Sonos announced two new wireless speakers today that, both literally and figuratively, denote the start of a new era for the company. Until now Sonos has been concentrating its recent efforts on its range of soundbars. (And let’s be honest: Arc, Beam Gen 2 and Ray are all some of the best pound-for-pound soundbars around.)
With the announcement of the new Era 100 and Era 300 speakers, though, Sonos has turned its attention back to music—and is, for the first time, embracing technologies both cutting edge and long-since established. It is also sadly abandoning its fabulously clear and concise naming system for, well, something else.
The Era 300, costing $449 (£449), is the bigger, more lavishly specified and more expensive of the two new products. Sonos describes it as being shaped like an hourglass—this seems plausible if you squint, but to us it looks a little more organic. Imagine a portion of a segmented insect, or a wireless speaker as imagined by H.R. Giger. If you were being unkind, you might say the 300 had a whiff of ass about it, even.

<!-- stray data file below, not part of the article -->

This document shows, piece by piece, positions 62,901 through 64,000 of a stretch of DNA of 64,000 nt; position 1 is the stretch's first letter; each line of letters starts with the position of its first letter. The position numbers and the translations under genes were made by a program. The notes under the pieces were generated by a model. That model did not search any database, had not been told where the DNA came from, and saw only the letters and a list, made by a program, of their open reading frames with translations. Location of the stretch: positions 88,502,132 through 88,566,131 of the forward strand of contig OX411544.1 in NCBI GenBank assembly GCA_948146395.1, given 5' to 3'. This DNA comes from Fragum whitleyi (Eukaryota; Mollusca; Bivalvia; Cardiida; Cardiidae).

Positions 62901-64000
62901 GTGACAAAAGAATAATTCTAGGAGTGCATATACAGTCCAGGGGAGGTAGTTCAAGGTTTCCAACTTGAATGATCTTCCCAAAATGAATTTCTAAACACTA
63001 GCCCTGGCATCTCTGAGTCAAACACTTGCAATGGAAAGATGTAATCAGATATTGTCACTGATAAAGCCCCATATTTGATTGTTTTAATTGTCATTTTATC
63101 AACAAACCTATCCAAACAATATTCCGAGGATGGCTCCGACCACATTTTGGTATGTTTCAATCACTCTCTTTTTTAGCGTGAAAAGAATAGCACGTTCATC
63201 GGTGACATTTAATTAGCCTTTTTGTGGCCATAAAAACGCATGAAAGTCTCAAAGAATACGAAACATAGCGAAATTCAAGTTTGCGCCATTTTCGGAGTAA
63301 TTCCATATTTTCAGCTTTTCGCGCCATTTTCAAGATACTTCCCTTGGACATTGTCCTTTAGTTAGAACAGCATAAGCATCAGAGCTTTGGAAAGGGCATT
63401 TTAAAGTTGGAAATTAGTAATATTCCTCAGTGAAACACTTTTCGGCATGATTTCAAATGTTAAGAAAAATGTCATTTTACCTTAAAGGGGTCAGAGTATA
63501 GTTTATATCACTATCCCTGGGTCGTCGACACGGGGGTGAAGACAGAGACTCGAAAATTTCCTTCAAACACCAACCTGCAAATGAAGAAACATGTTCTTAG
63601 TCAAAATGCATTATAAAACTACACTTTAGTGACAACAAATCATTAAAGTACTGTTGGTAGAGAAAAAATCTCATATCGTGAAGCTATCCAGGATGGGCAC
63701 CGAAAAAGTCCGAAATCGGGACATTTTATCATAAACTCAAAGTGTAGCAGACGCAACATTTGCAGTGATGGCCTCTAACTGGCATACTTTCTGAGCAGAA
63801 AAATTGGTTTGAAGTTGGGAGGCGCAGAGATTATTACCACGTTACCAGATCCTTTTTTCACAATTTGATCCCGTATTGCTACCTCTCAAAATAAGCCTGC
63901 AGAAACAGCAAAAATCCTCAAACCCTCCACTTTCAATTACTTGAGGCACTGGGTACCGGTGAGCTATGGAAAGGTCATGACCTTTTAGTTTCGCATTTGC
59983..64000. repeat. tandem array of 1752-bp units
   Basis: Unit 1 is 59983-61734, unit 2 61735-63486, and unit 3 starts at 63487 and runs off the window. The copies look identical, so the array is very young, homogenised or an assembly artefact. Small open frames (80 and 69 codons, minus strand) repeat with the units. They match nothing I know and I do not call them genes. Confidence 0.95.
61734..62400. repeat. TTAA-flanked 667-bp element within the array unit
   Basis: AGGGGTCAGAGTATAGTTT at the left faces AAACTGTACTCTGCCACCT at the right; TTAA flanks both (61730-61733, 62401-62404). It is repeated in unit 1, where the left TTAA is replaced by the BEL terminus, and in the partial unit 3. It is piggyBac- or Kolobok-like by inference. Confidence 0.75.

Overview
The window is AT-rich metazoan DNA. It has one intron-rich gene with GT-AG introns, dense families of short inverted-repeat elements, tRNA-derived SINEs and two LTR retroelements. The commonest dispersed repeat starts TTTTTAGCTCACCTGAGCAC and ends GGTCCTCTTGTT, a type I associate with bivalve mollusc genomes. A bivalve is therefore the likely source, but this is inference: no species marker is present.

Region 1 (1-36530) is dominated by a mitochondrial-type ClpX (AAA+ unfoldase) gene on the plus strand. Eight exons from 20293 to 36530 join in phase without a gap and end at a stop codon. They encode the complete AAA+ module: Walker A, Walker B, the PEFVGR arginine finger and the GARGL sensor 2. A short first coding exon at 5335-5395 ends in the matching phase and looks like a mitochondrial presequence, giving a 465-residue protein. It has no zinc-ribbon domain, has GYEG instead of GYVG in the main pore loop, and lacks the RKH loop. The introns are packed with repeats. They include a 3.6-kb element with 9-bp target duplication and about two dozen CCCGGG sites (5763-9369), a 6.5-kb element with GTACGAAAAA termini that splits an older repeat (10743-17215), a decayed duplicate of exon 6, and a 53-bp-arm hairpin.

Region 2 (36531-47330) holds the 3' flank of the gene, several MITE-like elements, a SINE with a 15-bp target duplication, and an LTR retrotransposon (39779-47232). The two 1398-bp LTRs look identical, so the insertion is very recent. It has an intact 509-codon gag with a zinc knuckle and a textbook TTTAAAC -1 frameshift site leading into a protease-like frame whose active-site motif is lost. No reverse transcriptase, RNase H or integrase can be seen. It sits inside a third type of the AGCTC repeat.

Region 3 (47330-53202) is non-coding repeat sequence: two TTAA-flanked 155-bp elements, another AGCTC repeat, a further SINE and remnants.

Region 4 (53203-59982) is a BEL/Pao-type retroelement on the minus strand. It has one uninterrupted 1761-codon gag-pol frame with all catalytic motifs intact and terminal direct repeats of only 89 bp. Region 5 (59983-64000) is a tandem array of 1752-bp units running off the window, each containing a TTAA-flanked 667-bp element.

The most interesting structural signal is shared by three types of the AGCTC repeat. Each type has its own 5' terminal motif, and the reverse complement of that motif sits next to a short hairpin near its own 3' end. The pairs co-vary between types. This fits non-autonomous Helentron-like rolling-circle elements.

The Era 300 is intended to deliver spatial audio sound. Currently it’s restricted to handling Dolby Atmos content streamed from Amazon Music Unlimited via Wi-Fi—which is bad news for those of us who like to get their Dolby Atmos jollies from Apple Music or Tidal, and even less helpful for those who feel Sony’s 360 Reality Audio is the superior spatial audio format. Still, if the past is anything to go by, Sonos will bring other services and formats into the fold eventually.
The Era 300 is fitted with a total of six speaker drivers, each powered by a discrete block of Class D amplification. Sonos being Sonos, the specific amount of power, along with the size and composition of the drivers, is privileged information—but there are a few things we do know: A mid/treble driver faces forward, two more mid/treble drivers fire from the sides of the cabinet to create some stereo width, and a horn-loaded tweeter is directed upward in an effort to deliver the sonic height that’s an essential on the list of Dolby Atmos audio priorities.
A pair of low-frequency woofers face left and right, and their job is to provide the necessary wallop and punch to the sound. All six drivers sit behind carefully designed waveguides, in an effort to spread sound as wide as possible and to reduce the impression of a sonic “point source.”